Privacy: How Much Do We Really Want or Care About Private Information?


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Women are more likely to have private Facebook pages.  Image by Ray_from_LA

Women are more likely to have private Facebook pages. Image by Ray_from_LA

Randi Zuckerberg, sister of Mark Zuckerberg, huffed that re-posting her family picture without permission, which she herself had posted on Facebook,  showed a lack of “human decency.”


As Dan Lyons wrote on Readwritesocial, “How awful this must have been for you! How… invasive. What a violation.” 

While it is fun to chuckle at the hypocrisy of the Zuckerberg clan, it does beg the question, how much privacy do we really want?

Men, Women and Teens and Facebook Privacy

A Pew study reported by Mary Madden found that while 65% of adults have Facebook pages, only 20% of people have made them completely public.  In November of 2012, Madden and colleagues reported on that 81% of parents are “concerned” about how much information their teens share online. Women were “much more likely,” 67% verses 48%, to set their Facebook setting to “friends only.”

While parents are concerned about their children’s use of Facebook, the Pew study found that age did not affect the likelihood of choosing a private setting noting, “users of all ages are equally likely to choose a private, semi-private or public setting for their profile.” Ironically, those with more education report more difficulty managing their Facebook privacy settings.

Check your own Facebook settings.  Image by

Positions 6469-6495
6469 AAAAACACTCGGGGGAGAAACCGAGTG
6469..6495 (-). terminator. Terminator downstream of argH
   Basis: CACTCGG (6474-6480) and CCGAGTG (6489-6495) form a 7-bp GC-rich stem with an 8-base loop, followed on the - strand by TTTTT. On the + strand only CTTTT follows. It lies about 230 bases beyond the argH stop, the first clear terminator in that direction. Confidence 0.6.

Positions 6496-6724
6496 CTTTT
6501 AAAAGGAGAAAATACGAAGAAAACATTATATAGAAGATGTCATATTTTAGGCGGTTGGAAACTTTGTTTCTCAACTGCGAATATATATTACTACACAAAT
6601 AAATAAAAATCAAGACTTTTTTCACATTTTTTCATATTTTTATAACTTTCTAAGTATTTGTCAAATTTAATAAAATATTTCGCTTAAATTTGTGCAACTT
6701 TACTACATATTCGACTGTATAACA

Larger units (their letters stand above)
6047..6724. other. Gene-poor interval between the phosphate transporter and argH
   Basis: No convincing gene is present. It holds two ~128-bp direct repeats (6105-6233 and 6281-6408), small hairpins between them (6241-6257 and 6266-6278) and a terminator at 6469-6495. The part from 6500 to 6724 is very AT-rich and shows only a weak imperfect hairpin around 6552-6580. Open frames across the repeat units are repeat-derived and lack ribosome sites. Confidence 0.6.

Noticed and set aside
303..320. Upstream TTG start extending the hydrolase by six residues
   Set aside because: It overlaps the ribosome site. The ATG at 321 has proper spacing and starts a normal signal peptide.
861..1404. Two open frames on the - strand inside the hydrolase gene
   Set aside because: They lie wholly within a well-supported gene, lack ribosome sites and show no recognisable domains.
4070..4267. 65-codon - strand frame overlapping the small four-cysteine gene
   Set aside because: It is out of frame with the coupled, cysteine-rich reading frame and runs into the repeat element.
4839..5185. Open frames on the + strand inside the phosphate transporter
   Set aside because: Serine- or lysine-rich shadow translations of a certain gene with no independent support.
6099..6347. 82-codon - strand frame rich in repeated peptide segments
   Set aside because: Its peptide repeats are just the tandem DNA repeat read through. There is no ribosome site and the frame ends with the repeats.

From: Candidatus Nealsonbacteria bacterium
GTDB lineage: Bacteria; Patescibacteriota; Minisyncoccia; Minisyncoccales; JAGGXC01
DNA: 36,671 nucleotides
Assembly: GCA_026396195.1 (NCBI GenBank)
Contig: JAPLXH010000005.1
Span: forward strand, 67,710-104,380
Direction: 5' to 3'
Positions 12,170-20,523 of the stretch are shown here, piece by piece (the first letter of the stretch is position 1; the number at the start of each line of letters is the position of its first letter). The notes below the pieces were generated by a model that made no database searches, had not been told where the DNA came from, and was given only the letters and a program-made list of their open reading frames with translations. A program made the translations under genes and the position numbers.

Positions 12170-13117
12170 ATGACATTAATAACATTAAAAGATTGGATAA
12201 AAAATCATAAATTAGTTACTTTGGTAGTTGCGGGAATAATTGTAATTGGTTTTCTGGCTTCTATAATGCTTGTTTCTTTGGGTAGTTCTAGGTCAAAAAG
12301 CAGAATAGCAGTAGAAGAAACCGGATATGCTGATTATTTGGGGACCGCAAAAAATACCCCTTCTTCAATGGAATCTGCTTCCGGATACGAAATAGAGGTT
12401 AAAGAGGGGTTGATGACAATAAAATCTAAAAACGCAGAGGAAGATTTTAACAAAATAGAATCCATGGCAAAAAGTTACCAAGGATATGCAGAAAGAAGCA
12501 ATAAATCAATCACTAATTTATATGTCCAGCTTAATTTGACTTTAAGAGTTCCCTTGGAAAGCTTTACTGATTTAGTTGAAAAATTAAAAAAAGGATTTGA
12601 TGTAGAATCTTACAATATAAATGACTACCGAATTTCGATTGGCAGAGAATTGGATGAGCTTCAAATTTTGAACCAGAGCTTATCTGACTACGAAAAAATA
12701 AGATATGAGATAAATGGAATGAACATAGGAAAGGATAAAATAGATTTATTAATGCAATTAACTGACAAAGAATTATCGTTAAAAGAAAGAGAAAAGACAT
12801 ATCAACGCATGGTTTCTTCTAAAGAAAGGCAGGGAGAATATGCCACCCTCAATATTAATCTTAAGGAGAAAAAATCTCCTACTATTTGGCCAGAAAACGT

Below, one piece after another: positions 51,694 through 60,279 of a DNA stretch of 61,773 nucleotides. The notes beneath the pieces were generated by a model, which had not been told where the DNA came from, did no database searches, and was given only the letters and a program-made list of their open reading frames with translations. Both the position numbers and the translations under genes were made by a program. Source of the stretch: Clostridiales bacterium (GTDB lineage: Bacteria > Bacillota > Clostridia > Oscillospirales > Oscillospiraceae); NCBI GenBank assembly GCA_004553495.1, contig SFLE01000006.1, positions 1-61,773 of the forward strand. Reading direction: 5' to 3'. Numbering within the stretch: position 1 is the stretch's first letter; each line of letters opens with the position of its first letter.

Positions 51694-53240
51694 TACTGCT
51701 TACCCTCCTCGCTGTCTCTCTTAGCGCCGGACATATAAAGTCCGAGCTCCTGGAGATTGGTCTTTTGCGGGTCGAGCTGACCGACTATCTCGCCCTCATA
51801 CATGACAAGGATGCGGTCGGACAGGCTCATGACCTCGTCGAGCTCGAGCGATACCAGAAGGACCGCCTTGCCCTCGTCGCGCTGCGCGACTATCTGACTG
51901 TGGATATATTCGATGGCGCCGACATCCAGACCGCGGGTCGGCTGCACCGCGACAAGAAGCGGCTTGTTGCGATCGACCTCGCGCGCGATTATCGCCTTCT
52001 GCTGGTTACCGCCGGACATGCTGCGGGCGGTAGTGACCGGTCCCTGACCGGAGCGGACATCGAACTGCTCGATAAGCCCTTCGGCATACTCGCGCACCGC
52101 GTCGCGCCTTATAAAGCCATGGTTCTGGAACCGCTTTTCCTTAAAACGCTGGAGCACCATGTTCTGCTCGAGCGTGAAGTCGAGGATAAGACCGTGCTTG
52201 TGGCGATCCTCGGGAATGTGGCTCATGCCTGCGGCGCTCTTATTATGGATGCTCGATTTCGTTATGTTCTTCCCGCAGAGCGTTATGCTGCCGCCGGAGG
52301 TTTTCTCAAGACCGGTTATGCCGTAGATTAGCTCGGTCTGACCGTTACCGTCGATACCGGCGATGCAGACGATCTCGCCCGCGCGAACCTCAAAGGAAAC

Check your own Facebook settings. Image by

Unfriending, Untagging and Deleting Comments

Women and young adults are more likely to prune their friend lists, delete comments, and otherwise personally manage their Facebook accounts. Actively managing your online profile appears to be something that women and younger people are concerned about.

Perhaps women rightly fear being stalked or harassed more than men, being that these crimes occur to women more frequently. states, “…women are especially vulnerable to online harassment...”

Why are We So Outraged by Randi Zuckerberg?

The universal outrage probably stems from the fact that the average Facebook user knows they don’t have the power to correct errors or ensure their intentions will be honored. Eva Galperin of the Electronic Frontier Foundation, a privacy advocacy group, was quoted by CBSNews, “The thing that bugged me about Randi Zuckerberg’s response is that she used her name as a bludgeoning device. Not everyone has that. She used her position to get it taken it down.”

The response by Facebook has been to make privacy settings easier to access.  Click the little padlock symbol on your Facebook page and see who can see what.


Lyons, D. Yes, Randi Zuckerberg, Please Lecture Us About ‘Human Decency. (2012). Readwritesocial. Accessed December 28, 2012.

Madden, M. et al. Parents, Teens, and Online Privacy. Pew Internet. (2012) Accessed December 28, 2012.

Madden, M. Privacy Management on Social Media Sites. Pew Internet. (2012). Accessed December 28, 2012.

Stalking Victims. What’s Cyber Stalking? (2003). Accessed December 28, 2012.

Raicu, I. Are Attitudes about Privacy Changing? Markula Center for Applied Ethics. (2012) Accessed December 28, 2012.

CBS News. Zuckerberg Family Pic Stirs Facebook Privacy Debate.  (2012). Accessed December 28, 2012.

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